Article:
2 Kings 20:4
Parallel Verses
New American Standard Bible
Before Isaiah had gone out of the middle court, the word of the LORD came to him, saying,

King James Bible
And it came to pass, afore Isaiah was gone out into the middle court, that the word of the LORD came to him, saying,

Darby Bible Translation
And it came to pass before Isaiah had gone out into the middle city that the word of Jehovah came to him saying,

World English Bible
It happened, before Isaiah had gone out into the middle part of the city, that the word of Yahweh came to him, saying,

Young's Literal Translation
And it cometh to pass -- Isaiah hath not gone out to the middle court -- that the word of Jehovah hath been unto him, saying,

2 Kings 20:4 Parallel
Commentary
Barnes' Notes on the Bible

The middle court - i. e., of the royal palace. This is preferable to the marginal reading.

2 Kings 20:4 Parallel Commentaries

Library
God's Sovereignty Defined
"Thine, O LORD, is the greatness, and the power, and the glory, and the victory, and the majesty: for all that is in the heaven and in the earth is Thine; Thine is the kingdom, O LORD, and Thou art exalted as Head above all" (1 Chron. 29:11). The Sovereignty of God is an expression that once was generally understood. It was a phrase commonly used in religious literature. It was a theme frequently expounded in the pulpit. It was a truth which brought comfort to many hearts, and gave virility and stability
Arthur W. Pink—The Sovereignty of God

Interpretation of Prophecy.
1. The scriptural idea of prophecy is widely removed from that of human foresight and presentiment. It is that of a revelation made by the Holy Spirit respecting the future, always in the interest of God's kingdom. It is no part of the plan of prophecy to gratify vain curiosity respecting "the times or the seasons which the Father hath put in his own power." Acts 1:7. "Comfort ye, comfort ye my people, saith your God"--this is its key-note. In its form it is carefully adapted to this great end.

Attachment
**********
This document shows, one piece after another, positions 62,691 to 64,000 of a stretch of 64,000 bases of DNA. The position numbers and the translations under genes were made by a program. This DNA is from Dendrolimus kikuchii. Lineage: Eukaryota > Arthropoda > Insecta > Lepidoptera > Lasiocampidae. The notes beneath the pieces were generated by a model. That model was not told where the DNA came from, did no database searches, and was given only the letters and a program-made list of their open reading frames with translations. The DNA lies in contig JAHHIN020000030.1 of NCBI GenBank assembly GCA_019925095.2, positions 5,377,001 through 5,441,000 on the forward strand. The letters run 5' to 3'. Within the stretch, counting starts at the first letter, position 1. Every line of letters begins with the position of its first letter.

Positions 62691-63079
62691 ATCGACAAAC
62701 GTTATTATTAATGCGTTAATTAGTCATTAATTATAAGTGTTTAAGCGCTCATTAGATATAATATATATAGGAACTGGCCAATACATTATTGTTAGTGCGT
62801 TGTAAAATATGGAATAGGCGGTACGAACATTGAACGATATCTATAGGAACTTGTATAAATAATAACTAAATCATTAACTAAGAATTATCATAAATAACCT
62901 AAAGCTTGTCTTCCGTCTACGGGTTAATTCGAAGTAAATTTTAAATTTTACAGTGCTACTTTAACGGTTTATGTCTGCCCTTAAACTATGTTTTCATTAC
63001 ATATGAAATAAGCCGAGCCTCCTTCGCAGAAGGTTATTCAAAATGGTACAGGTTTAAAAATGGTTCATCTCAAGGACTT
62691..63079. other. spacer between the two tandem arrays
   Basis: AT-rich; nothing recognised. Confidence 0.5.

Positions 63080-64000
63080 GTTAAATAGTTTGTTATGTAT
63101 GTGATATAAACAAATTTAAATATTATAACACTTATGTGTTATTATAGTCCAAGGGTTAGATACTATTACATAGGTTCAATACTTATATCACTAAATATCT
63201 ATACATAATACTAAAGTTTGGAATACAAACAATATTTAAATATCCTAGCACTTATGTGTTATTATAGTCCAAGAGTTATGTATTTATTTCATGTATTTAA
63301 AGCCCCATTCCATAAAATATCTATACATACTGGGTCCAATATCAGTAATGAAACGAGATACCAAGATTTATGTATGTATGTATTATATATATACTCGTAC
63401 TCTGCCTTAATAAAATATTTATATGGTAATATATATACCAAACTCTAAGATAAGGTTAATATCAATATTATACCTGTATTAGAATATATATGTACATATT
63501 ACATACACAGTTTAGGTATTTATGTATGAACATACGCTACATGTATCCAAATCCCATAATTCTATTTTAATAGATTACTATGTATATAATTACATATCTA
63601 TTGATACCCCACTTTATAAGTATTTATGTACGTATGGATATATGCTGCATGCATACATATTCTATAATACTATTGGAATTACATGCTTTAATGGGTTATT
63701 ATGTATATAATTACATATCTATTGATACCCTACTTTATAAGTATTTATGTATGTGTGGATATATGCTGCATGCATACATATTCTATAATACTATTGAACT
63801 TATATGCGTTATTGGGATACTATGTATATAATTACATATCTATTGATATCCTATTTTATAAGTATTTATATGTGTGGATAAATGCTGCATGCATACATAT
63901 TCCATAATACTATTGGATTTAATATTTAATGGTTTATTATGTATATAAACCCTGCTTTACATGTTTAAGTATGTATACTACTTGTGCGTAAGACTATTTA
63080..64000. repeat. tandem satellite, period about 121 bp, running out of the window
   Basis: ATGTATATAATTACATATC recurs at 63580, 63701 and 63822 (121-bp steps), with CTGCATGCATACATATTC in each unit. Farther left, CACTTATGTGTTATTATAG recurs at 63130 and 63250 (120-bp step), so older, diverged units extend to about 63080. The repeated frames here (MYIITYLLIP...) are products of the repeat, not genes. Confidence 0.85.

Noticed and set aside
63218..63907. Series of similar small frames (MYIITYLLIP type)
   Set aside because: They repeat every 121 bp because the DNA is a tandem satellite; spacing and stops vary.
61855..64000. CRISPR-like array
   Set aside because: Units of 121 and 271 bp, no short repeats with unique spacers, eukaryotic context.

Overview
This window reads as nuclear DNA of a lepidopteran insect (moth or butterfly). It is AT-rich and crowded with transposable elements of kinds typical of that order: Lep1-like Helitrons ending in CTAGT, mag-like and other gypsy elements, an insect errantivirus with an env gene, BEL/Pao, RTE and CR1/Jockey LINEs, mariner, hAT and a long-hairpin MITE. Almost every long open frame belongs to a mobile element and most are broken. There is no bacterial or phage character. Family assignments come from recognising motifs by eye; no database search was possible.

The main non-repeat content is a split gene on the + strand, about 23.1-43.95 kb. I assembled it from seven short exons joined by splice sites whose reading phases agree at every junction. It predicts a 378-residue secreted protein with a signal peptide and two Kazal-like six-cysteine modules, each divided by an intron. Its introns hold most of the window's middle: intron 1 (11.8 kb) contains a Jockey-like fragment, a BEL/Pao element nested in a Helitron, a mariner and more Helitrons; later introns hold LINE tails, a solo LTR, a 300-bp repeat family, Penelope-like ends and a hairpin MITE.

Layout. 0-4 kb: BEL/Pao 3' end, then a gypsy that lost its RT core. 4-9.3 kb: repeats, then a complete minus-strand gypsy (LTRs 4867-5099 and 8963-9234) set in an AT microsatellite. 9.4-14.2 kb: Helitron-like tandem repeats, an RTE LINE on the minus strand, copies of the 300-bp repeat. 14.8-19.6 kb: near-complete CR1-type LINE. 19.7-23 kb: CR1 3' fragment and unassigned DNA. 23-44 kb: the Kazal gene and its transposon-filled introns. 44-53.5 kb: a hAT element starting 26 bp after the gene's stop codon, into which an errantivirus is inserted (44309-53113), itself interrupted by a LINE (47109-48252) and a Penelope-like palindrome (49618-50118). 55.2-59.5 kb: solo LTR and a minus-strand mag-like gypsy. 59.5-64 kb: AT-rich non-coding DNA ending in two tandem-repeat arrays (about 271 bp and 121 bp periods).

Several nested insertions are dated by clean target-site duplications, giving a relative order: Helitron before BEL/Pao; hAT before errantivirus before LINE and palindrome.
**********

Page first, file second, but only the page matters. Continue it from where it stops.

E. P. Barrows—Companion to the Bible

Kings
The book[1] of Kings is strikingly unlike any modern historical narrative. Its comparative brevity, its curious perspective, and-with some brilliant exceptions--its relative monotony, are obvious to the most cursory perusal, and to understand these things is, in large measure, to understand the book. It covers a period of no less than four centuries. Beginning with the death of David and the accession of Solomon (1 Kings i., ii.) it traverses his reign with considerable fulness (1 Kings iii.-xi.),
John Edgar McFadyen—Introduction to the Old Testament

Cross References
2 Kings 20:3
"Remember now, O LORD, I beseech You, how I have walked before You in truth and with a whole heart and have done what is good in Your sight." And Hezekiah wept bitterly.

2 Kings 20:5
"Return and say to Hezekiah the leader of My people, 'Thus says the LORD, the God of your father David, "I have heard your prayer, I have seen your tears; behold, I will heal you. On the third day you shall go up to the house of the LORD.

Jump to Previous
Afore City Court Inner Isaiah Middle Part Word
Jump to Next
Afore City Court Inner Isaiah Middle Part Word
Links
2 Kings 20:4 NIV
2 Kings 20:4 NLT
2 Kings 20:4 ESV
2 Kings 20:4 NASB
2 Kings 20:4 KJV

2 Kings 20:4 Bible Apps
2 Kings 20:4 Biblia Paralela
2 Kings 20:4 Chinese Bible
2 Kings 20:4 French Bible
2 Kings 20:4 German Bible

2 Kings 20:4 Commentaries

Bible Hub
2 Kings 20:3
Top of Page
Top of Page